Tuesday, May 12, 2009

Introducing Colleen Canfield!

GREAT news! The talent search is over – I have found my replacement.

Please join me in welcoming Colleen Canfield as the new Adopt a Beach Program Manager/Volunteer Coordinator.

After interviewing five applicants (three of them strong contenders) I determined that Colleen was the best choice for the position. She meets all of the requirements we were looking for – and more.

Colleen is a professional geologist with an MS in geology from SDSU. She is a new resident of San Clemente, recently moving here from San Diego. She is an active member of Surfrider and has participated in beach cleanup events. Of particular interest is her experience working with databases – a skill set which will be key in achieving our goal of automating the data tracking process. She is organized, energetic, highly personable, and a clear communicator. She is also willing to commit a minimum of 1 year to the position and to recruit and train her replacement when the time comes. I believe that Colleen has the passion, the experience and the skill set we need to take the Adopt a Beach program to the next level.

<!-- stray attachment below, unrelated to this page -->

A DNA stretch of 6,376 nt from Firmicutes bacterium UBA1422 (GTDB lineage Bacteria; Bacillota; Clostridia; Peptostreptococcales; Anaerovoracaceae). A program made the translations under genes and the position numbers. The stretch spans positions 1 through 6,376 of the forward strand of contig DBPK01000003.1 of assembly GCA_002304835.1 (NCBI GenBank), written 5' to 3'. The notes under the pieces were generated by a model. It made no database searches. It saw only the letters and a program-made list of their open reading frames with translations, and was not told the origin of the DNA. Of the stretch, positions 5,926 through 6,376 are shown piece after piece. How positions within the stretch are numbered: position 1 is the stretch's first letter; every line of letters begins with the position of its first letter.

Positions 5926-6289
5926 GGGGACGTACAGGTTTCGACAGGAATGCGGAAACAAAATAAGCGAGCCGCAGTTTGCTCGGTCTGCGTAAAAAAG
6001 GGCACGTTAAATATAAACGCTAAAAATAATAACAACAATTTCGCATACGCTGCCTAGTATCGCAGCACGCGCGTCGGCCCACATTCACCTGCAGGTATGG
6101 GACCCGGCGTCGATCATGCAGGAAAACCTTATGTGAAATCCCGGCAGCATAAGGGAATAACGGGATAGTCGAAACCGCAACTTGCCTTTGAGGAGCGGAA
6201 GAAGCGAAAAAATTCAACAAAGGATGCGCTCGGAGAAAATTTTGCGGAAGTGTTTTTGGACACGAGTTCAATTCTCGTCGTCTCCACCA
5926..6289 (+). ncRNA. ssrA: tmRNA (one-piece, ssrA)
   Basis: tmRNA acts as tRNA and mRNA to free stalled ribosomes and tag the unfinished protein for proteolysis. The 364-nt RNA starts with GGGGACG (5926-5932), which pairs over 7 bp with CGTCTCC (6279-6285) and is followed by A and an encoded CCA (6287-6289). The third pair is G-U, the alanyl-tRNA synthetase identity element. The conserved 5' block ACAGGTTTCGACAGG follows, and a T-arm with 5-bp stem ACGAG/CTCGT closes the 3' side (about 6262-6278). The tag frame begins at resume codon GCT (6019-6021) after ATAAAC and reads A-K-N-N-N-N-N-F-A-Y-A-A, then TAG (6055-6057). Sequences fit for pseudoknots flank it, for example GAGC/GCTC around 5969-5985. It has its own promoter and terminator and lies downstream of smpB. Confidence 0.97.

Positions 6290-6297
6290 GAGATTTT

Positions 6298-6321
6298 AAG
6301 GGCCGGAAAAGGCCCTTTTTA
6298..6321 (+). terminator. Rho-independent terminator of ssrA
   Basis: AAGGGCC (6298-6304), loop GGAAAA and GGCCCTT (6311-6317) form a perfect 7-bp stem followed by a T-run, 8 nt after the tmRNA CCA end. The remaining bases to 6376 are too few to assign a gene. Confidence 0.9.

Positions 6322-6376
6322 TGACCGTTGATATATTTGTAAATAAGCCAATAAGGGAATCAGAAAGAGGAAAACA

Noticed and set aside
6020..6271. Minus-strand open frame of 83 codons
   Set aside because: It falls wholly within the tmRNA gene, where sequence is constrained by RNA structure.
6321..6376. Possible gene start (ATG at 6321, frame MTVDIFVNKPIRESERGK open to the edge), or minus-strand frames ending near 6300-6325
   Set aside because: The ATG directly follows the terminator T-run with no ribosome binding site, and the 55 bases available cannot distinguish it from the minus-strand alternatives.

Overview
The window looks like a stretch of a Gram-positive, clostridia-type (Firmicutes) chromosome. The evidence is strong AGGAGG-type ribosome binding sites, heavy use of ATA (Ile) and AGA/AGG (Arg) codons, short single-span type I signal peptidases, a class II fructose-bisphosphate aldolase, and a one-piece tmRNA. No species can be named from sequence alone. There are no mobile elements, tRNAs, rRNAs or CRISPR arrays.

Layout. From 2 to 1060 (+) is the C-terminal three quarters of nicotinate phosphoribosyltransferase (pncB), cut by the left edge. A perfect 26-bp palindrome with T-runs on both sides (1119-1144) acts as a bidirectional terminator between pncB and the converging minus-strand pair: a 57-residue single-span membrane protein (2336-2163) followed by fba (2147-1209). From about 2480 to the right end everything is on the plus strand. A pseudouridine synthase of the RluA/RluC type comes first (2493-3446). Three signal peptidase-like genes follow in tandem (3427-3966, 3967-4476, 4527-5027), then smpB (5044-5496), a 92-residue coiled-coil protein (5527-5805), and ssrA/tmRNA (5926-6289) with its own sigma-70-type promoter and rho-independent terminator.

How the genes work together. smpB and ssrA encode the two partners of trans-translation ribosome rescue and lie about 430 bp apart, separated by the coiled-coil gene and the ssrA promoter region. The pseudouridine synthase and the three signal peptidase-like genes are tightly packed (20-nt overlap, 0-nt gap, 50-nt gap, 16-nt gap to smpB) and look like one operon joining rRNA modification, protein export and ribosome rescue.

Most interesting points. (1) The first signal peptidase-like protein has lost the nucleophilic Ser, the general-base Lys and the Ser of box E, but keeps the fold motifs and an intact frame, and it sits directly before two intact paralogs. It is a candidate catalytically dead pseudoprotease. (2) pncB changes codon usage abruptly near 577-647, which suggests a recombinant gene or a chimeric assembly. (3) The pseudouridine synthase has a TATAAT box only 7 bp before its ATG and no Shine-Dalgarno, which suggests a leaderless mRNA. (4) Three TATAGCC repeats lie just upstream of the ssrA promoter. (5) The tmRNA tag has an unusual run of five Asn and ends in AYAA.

You'll be hearing directly from Colleen in future blog postings and will have a chance to meet her in person at the upcoming kick off/team social meeting. (Nothing has been announced yet, but it keep your calendar clear for early June). I plan to remain an active member of the Watershed Task Force and will be on hand to support Colleen during the training and transition period.

In the meantime, please start faxing your data collection sheets to Colleen at 714-371-1852.

This is an exciting new chapter for the Adopt a Beach Program. I can't wait to see your new initiatives and progress in the months ahead! Speaking of progress...
News Flash!
SDSU has just completed a study on the impact of cigarette butts. Based on the results of their findings (one cigarette butt can kill a fish in a liter of water within 96 hours) they are pushing to get filtered cigarette butts classified as toxic waste with strict rules for disposal. Given the large number of cigarette butts you all find each month, I know this is a topic of great interest. Thanks to Mary Vondrak with Environmental Programs for bringing this to my attention.
Here's a link to the article if you'd like to read it yourself: